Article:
Crisis is in vogue.
On TV, we have Olivia Pope and Ray Donovan in "Scandal." On the big screen, we are watching the Sandra Bullock movie, Our Brand Is Crisis, based on a real PR company founded by James Carville (see Bill and Hillary Clinton). The problem with all the fictional and non-fictional crises management specialists is that they can lead us astray when we actually have a crisis to manage. In reality, most CEOs call their chief counsel, who then calls their outside counsel. But is the legal community the right place to start?
Don’t Listen to Your Attorney
Actually, better said, don’t just listen to your attorney. You need to listen to your legal team but you also should be careful about how much of their advice you follow. Their primary objective will be to limit your damage by minimizing what risk you will be exposed to. They often believe that by not feeding ‘the fire’ it will run out of oxygen and soon be extinguished. This is a great approach until it doesn’t work. In the 24-hour non-stop news world, the press will create the ‘oxygen’ to keep the story going even if you don’t.
Take MSNBC and the Malaysia Airlines crash. So desperate to fill its hours with content and with the absence of any content coming out of Malaysia, the host Krystal Ball takes a phone call from an alleged “eyewitness” to the crash. Not until this witness confirmed the plane was blown down by a “blast of wind from Howard Stern’s ass” did they spot they were being ‘punked.’ More oxygen to keep the story alive.
You can’t control this, however hard you try. The story will last as long as it does and runs out of steam. If you are lucky something else might come along that is worse and take the spotlight off you. The chances are that will not happen – it might, but hope is not a strategy.
While your legal team’s primary objective is short term, your primary objective should be surviving the crisis in the long run. Anything you don’t say now for legal reasons will appear to others as if you are trying to hide something. Worse, any mistakes you make in how and what you communicate will appear suspicious to the outside world.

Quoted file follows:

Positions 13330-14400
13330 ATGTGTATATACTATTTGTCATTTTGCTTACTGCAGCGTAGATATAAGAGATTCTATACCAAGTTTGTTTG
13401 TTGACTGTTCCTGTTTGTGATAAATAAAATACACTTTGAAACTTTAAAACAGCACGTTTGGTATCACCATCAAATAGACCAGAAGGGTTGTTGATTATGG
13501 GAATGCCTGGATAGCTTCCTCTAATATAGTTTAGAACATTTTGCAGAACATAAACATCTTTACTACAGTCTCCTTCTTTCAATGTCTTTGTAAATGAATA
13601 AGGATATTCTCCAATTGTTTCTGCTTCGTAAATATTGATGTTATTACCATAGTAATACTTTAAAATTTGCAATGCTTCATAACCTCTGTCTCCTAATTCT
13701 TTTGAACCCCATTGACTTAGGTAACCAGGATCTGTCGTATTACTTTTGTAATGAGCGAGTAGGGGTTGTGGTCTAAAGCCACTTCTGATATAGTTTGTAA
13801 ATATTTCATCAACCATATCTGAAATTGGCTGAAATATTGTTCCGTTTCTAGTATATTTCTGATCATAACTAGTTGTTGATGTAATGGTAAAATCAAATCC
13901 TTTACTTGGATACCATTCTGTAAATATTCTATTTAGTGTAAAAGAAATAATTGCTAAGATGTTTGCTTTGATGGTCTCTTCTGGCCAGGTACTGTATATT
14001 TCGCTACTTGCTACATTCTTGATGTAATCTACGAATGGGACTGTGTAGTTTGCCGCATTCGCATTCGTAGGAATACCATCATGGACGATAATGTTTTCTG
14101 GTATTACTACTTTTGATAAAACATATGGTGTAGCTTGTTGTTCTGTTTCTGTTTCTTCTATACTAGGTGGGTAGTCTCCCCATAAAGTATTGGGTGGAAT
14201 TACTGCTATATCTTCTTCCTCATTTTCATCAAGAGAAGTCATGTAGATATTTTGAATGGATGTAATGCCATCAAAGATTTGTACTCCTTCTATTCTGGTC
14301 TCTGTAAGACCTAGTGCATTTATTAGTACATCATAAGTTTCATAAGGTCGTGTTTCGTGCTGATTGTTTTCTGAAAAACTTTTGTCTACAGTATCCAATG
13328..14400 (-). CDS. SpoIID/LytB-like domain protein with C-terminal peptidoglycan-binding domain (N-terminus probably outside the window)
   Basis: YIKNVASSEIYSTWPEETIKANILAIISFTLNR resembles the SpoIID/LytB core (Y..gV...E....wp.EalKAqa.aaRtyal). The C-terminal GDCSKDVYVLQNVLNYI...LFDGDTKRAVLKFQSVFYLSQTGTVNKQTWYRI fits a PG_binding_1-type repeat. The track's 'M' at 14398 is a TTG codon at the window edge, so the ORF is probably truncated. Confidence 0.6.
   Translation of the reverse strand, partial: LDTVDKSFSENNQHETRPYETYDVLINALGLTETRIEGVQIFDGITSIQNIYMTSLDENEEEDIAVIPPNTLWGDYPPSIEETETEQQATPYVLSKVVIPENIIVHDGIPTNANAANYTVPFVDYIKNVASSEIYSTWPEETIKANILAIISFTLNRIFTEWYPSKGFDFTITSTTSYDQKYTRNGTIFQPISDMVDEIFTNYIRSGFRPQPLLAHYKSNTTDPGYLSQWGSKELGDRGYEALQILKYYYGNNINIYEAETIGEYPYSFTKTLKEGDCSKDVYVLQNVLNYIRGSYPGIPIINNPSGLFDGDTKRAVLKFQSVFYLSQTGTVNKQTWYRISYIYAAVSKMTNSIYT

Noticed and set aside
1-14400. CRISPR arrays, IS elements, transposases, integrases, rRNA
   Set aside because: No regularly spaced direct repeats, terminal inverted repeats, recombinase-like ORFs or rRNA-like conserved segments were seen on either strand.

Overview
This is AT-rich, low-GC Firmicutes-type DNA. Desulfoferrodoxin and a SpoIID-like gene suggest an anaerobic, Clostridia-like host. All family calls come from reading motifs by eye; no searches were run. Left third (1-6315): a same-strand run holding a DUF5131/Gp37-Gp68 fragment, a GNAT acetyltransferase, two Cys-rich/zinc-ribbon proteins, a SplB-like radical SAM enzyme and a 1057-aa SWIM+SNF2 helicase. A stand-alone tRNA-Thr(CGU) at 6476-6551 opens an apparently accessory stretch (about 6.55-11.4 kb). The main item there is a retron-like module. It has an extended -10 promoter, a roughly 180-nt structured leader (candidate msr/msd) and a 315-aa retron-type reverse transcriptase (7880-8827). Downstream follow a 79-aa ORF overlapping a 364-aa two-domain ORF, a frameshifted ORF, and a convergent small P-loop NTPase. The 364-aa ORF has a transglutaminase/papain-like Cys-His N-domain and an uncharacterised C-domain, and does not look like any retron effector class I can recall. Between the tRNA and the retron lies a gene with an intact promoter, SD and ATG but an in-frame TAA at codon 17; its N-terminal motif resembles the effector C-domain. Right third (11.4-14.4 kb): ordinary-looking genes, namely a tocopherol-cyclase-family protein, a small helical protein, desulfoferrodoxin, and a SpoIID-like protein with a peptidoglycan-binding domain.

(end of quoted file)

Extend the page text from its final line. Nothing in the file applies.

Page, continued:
There is an eponymous law, named after Robert J. Hanlon often known as Hanlon’s Razor. This law (or aphorism) suggests that one should never attribute to malice that which is adequately explained by stupidity. In Britain we have a simpler way of saying it - “never confuse a cock-up with a conspiracy.” In terms of your crisis, what you don’t want is someone to confuse anything you say or do as part of a conspiracy or cover-up. As Martha Stewart and many others have found out, the cover-up is always worse than the crime.
Aside from your mistake, you must also be aware that in the world of 24-hour news and social media, many people are looking to promote themselves by denigrating others. Truth can be the first victim of the behavior. Your only weapons are honesty, integrity and transparency.
Be honest and say what you know when you know it. If you don’t know the answer, commit to getting the answer and ensure you do. It’s hard to remember a story that isn’t true in enough detail not to get caught out – it is always better to tell the truth.
Good from Bad
Done badly, crisis management will not only cause hardship and pain, but can cost people’s jobs and a huge amount of money. Take Tony Hayward, the CEO of BP at the time of the tragedy in the Gulf. With hindsight, it looks like he repeatedly did the right things and said the wrong ones. Think about his statement: "We're sorry for the massive disruption it's caused their lives. There's no one who wants this over more than I do. I would like my life back." Easy to understand and sympathize with this point – unless you think about the 11 people that lost their lives. But good can come from bad.
Air France had a tragedy with a scheduled passenger flight from Rio de Janeiro, Brazil to Paris, France, which crashed on June 1, 2009. Many people look at how the Air France PR team managed this tragedy as a textbook approach. As one reviewer put it, “…in the face of this desperate news openness, honesty, accountability, swiftness of action were the cornerstones of Air France’s approach.”
Holding Yourself Accountable
Among the more frustrating habits of our political leaders, I find the subject of accountability the one that drives me to maximum annoyance. When something bad happens, at some point some politician is going to say “I hold myself accountable.” Great but now what? Who is being fired? What process or action is being changed or taken? Saying you are holding yourself accountable is not actually holding yourself accountable.
In the real world, you either hold yourself accountable or someone else will. This is of course what your legal advisors are most scared of – that you be found liable or negligent. If you are liable or negligent, then my advice is to assume it will be found out and start dealing with it, now. Hold yourself accountable – even if that means you have to resign or at least offer to. Take responsibility for what happened and fix it.
Some crises are self-made and some are tragedies. Whichever you find yourself in, you need to respond the same way. Act with transparency and accountability. Doing the right thing and then living with the consequences is always the best approach.